Art versus stomach

This afternoon, I put in some good work on a fun book for Shra, and I had a good morning too… and then in the afternoon my stomach started to feel a little unsettled again, and I’ve had to stay close to the bathroom since. Luckily no cramps today (oddly) but still. I wrote about my frustration on my other blog.

I can’t help but feel that if only I were a real, serious artist, I wouldn’t let a little thing like an upset stomach stop me from creating as I need to… part of me extends compassion and excuses my lack of productivity, but another part believes that Serious Real Artists work in ghettoes and garrets and stop not for poverty, ill health, loneliness, sorrow, exhaustion, etc, etc. I wonder if I’ll ever reconcile these different perspectives.

Oh, and I started reading Mary Catherine Bateson’s Composing a Life. So far it resonates very strongly. Here, see for yourself:

Our aesthetic sense, whether in works of art or in lives, has overfocused on the stubborn struggle toward a single goal rather than on the fluid, the protean, the improvisatory.

The model of an ordinary successful life that is held up for young people is one of early decision and commitment, often to an educational preparation that launches a single rising trajectory. Ambition, we imply, should be focused, and young people worry about whether they are defining their goals and making the right decisions early enough to get on track.

This is very true; I long thought I could never be anything unless I’d trained for it from childhood. I’m still fighting that assumption constantly when it comes to drawing and visual art. If only I’d taken art classes… if only I had started trying to draw perspective from when I was a kid… It’s wonderful for me to read Bateson’s words and see that someone else negates this view of success and ambition, someone who is not just young and trying to get it together, but someone who is already successful and accomplished in the eyes of the world.

It also occurs to me that what she’s saying is in direct conflict with Malcolm Gladwell’s 10,000 hour/childhood-training argument in Outliers, which is interesting to think about, because I agree with them both. Perhaps Bateson would say that we put in our 10,000 hours in ways that don’t fit neatly into specific disciplines? i.e., I don’t have 10K hours of piano practice, but I could still make some kind of musical life for myself because I do have 10K hours of creative improvisation and imagination? After all, Gladwell’s book venerates the single-discipline star, like Bill Gates or musical virtuosi; Bateson is celebrating lives that are more multi- and inter-disciplinary, perhaps so much so that they cannot be easily described… ?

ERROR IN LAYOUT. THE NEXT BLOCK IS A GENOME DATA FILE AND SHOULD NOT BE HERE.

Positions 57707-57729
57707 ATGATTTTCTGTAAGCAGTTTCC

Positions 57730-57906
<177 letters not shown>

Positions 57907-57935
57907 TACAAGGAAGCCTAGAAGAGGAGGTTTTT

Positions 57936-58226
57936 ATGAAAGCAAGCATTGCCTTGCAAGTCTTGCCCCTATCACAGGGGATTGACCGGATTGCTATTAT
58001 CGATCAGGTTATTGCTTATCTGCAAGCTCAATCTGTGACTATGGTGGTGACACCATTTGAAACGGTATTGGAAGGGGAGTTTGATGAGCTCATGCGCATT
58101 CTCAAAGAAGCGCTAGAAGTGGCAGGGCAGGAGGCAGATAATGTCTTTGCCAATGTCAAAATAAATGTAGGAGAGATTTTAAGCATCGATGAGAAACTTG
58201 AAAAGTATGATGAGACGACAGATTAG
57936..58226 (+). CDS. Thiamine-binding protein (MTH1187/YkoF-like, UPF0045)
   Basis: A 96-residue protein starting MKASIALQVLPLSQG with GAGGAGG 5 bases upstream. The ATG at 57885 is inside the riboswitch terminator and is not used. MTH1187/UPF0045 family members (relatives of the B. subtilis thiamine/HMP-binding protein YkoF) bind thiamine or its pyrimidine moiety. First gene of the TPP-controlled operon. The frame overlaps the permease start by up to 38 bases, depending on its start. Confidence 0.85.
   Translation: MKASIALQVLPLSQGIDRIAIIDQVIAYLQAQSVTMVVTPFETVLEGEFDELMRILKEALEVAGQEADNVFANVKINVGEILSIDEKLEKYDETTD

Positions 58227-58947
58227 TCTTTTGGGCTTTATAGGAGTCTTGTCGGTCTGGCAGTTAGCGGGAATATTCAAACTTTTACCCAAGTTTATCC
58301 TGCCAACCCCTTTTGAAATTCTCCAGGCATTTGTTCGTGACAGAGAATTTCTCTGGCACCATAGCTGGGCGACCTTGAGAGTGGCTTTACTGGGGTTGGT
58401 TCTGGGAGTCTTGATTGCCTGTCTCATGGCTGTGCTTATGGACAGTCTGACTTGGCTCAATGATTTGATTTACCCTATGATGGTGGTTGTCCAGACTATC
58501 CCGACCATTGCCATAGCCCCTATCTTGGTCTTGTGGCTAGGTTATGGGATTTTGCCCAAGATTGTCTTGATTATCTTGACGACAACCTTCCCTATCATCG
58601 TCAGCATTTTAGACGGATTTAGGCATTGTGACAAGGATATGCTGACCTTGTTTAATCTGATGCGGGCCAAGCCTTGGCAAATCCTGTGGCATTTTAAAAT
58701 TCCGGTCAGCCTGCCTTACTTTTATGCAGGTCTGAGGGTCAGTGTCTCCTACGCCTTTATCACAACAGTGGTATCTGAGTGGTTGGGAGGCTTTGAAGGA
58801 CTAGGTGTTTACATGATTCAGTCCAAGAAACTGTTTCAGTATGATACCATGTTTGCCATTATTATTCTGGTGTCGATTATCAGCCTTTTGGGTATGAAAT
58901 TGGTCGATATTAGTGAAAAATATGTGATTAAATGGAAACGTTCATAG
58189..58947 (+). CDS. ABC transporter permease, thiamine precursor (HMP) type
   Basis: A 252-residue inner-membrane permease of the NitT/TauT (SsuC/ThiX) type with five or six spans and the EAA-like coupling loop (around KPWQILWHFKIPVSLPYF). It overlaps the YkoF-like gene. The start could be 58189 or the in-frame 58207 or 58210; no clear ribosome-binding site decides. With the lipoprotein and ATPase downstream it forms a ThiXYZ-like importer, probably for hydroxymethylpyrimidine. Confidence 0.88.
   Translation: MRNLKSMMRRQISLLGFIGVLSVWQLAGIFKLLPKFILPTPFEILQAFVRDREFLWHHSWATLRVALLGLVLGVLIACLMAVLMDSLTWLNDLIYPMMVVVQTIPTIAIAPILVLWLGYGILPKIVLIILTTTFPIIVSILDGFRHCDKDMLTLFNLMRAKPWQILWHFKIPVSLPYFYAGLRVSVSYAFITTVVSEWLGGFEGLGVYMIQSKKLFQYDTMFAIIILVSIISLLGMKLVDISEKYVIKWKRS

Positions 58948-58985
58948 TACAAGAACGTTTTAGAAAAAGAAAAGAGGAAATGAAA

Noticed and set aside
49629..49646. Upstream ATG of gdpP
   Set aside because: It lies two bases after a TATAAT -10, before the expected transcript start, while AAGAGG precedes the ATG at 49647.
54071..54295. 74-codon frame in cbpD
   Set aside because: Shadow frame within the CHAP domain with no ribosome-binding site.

All too often, men and women are like battered wives or abused children. We hold on to the continuity we have, however profoundly it is flawed. If change were less frightening, if the risks did not seem so great, far more could be lived. One of the striking facts of most lives is the recurrence of threads of continuity, the re-echoing of earlier themes, even across deep rifts of change.

This articulates what I have discovered about change and continuity in the past three years, since leaving grad school and taking many different paths in career, geography, worldview, etc. Bateson’s take on change also reflects Pema Chödrön’s wisdom on the subject.

I am eager to read the rest of Bateson’s book. She offers several models of women’s lives — which are successful in a way that is far more improvisatory and patchwork than that “great biography” trajectory she denigrates — which I have long searched for and badly need.